Google+ may miss the big opportunity: spanning internal and external social networks


I was delighted to get an invite to Google+. Then amazed when I was told I can’t use Google+ because we use Google Apps.

It seems that Google is expecting to make Google+ available to Google Apps users “in a few months” with some .edu users possibly trialling it sooner. As many others have expressed, it is very frustrating to be delayed several months into the hottest new social space because we are more dedicated Google users than others.

Andy Pattinson kindly pointed me to the following video and form for ‘entities’ (companies, brands etc.) to apply for a Google+ profile.

This is fair enough, but it is coming from exactly the same mindset as Facebook. Individuals build social networks around their Profiles, and companies, brands, media etc. build Pages (in Facebook) in which there are slightly different parameters on how you communicate with their network.

The big question now is how Google+ will be implemented in Google Apps. It appears that the implicit view is that if you have a Google Apps account, you are an enterprise, and everyone with an email account in that Apps account is primarily an employee of that organization.

So does that mean that Google+ will be implemented differently in Google Apps, so that it is designed as an enterprise social network? The way Google Apps currently functions suggests that will be the case.

In this case, how will individuals whose primary personal and work emails are the same use Google+?

Over the last 5 years and more that companies have been attempting to build internal social networks, one of the key challenges was staff wondering why they should maintain a company social presence when they already have one they invest their energy in, often on Facebook. In most cases using Facebook for company social networks doesn’t work well, not least for confidentiality issues. The way people approach Facebook also doesn’t usually align with work practices.

The introduction of Google+ provides a fantastic opportunity for a social network that allows people to have a single profile for enterprise and social purposes, but which is implemented differently across those two spheres. Instead of having distinct networks, a single profile can have two different views, from work and from social connections.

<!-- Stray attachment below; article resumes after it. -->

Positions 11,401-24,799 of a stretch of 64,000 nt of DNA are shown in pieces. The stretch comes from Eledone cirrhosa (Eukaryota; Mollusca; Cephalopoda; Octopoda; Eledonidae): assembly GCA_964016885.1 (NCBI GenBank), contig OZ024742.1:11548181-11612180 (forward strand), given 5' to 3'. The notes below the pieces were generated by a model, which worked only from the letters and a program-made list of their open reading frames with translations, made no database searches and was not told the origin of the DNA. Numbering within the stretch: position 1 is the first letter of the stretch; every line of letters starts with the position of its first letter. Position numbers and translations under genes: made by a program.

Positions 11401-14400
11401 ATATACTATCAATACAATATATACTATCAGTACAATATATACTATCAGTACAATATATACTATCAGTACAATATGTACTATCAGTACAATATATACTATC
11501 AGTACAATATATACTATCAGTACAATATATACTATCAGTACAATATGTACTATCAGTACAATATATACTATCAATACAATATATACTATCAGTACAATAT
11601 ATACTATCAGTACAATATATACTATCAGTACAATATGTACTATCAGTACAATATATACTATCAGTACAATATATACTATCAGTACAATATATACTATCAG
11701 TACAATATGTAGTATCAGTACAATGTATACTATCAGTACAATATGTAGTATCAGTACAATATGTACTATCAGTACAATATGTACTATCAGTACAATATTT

The enterprise social network can be secure, built around documents and workflow, enable effective sharing, and facilitate finding and working with people across the organization. The social network can have the characteristics we know of facilitating personal connection.

Some of your colleagues will also be in your social network. But you choose them. It is not as if you are merging your personal and work social networks, as happens when you invite colleagues into Facebook. The two domains can overlap to the degree you choose.

This is a massive opportunity for Google. Facebook, for many reasons, is not well positioned to move into enterprise social networks, and probably doesn’t want to. LinkedIn is not positioned to move into social networks.

Yet at this point, there are no signs that Google understands this. It looks like they may implement Google+ within Google Apps solely as an enterprise social network.

That would be a great pity. I hope they get this right.

  • Luis Alberola

    Interesting thoughts Ross. I think we are still just beginning to understand what virtual profiles are and how they should relate to our professional and personal lives. At the same time, frontiers between these two are blurring (or at least changing in their nature).

    It seems indeed that Google is getting ready to launch a “professional social network”. I agree with you that they should not try to meet corporate demand (which obviously entails managing frontiers, security, confidentiality, …, and all this from a classic control and command mindset), but instead pursue social innovation (which, by the way, Google+ is).

    Let’s hope to be surprised

  • Yejianqiang3001